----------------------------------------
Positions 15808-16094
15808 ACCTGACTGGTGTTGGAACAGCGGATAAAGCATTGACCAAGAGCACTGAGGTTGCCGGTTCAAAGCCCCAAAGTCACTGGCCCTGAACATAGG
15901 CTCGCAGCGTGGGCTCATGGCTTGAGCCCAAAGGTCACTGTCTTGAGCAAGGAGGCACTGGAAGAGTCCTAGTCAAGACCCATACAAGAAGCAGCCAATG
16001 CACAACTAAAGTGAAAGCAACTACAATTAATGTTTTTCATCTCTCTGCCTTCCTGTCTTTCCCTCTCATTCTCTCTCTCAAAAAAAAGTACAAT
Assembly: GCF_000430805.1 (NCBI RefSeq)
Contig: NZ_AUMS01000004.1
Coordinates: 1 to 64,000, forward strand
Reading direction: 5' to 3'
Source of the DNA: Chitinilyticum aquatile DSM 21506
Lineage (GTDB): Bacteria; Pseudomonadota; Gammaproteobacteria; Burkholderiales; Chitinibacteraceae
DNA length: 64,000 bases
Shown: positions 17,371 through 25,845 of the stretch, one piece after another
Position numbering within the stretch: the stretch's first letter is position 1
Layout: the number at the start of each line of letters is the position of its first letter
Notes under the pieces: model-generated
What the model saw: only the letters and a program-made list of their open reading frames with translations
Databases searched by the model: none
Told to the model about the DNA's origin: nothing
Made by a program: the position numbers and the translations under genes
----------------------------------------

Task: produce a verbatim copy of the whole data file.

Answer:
Positions 15808-16094
15808 ACCTGACTGGTGTTGGAACAGCGGATAAAGCATTGACCAAGAGCACTGAGGTTGCCGGTTCAAAGCCCCAAAGTCACTGGCCCTGAACATAGG
15901 CTCGCAGCGTGGGCTCATGGCTTGAGCCCAAAGGTCACTGTCTTGAGCAAGGAGGCACTGGAAGAGTCCTAGTCAAGACCCATACAAGAAGCAGCCAATG
16001 CACAACTAAAGTGAAAGCAACTACAATTAATGTTTTTCATCTCTCTGCCTTCCTGTCTTTCCCTCTCATTCTCTCTCTCAAAAAAAAGTACAAT
Assembly: GCF_000430805.1 (NCBI RefSeq)
Contig: NZ_AUMS01000004.1
Coordinates: 1 to 64,000, forward strand
Reading direction: 5' to 3'
Source of the DNA: Chitinilyticum aquatile DSM 21506
Lineage (GTDB): Bacteria; Pseudomonadota; Gammaproteobacteria; Burkholderiales; Chitinibacteraceae
DNA length: 64,000 bases
Shown: positions 17,371 through 25,845 of the stretch, one piece after another
Position numbering within the stretch: the stretch's first letter is position 1
Layout: the number at the start of each line of letters is the position of its first letter
Notes under the pieces: model-generated
What the model saw: only the letters and a program-made list of their open reading frames with translations
Databases searched by the model: none
Told to the model about the DNA's origin: nothing
Made by a program: the position numbers and the translations under genes